This week's book giveaway is in the OO, Patterns, UML and Refactoring forum. We're giving away four copies of Refactoring for Software Design Smells: Managing Technical Debt and have Girish Suryanarayana, Ganesh Samarthyam & Tushar Sharma on-line! See this thread for details.
No it isn't. All method-local primitive types and and references are put on the stack, all objects are put in the heap. No ifs and buts about it.
One reason I can think why they did is that it removes one commonly made error: you pass the stack-based object to a method that stores a reference to that object. Then the object goes out of scope, is removed from the stack, and the reference points to something undefined. Next when you want to access the "object" through the reference, you're in a world of hurt since the object is no longer there - and nobody knows what is.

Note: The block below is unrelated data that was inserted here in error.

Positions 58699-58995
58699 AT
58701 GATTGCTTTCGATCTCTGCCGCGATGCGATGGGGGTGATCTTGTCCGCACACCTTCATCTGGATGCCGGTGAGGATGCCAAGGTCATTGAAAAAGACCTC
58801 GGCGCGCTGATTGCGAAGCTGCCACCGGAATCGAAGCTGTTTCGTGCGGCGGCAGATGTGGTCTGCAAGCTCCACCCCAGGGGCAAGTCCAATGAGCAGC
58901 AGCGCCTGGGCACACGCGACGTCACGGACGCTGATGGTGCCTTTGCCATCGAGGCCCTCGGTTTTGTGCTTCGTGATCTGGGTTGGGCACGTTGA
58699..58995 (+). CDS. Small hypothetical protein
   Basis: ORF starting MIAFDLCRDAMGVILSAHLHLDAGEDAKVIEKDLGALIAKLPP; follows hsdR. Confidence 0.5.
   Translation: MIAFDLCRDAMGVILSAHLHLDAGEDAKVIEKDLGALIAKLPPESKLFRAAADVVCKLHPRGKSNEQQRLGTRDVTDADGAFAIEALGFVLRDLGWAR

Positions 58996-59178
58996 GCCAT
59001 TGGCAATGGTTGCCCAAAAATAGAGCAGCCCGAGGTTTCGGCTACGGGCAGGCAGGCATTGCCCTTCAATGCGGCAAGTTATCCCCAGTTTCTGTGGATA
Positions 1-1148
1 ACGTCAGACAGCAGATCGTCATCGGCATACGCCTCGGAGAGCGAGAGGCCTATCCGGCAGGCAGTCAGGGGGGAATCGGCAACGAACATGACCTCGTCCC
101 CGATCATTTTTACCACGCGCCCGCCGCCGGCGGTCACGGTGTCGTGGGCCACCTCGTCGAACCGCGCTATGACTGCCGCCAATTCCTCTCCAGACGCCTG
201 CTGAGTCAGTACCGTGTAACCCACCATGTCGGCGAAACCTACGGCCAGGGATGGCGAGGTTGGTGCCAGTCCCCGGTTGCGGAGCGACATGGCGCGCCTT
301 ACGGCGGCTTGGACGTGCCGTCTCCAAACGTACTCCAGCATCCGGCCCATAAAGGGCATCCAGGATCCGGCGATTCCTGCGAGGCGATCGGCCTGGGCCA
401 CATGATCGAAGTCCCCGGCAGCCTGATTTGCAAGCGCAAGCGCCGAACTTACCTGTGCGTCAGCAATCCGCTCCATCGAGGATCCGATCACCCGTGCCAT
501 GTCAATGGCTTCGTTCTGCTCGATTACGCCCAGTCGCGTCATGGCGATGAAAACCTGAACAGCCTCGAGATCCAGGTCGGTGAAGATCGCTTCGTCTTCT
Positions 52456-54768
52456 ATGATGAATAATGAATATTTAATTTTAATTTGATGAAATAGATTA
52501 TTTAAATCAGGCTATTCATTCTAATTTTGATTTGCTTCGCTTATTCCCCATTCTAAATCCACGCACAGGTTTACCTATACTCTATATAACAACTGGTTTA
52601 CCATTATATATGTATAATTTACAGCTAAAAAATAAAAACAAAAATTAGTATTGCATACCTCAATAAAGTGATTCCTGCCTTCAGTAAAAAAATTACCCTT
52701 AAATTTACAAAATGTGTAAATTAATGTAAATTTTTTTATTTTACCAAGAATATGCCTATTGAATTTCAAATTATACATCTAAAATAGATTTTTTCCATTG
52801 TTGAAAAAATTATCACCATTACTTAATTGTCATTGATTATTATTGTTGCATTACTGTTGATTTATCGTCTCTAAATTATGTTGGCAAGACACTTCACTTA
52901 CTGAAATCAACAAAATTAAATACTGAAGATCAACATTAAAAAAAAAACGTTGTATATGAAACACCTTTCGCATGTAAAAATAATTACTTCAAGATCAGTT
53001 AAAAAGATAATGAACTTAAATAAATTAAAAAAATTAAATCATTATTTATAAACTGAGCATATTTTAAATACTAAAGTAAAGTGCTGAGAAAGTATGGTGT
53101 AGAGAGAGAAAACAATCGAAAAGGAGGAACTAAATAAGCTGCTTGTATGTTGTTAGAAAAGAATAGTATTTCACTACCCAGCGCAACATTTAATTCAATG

Hate to complicate matters, but believe it or not, Java objects can exist on the stack !! Java 6 added "escape analysis" as an optimization tool.
If an object (referenced by a local variable) can be determined to not escape the method (which is really not that easy to determine), the object will be created on the stack. It will be finalized right before the method exits -- which reclaims the memory.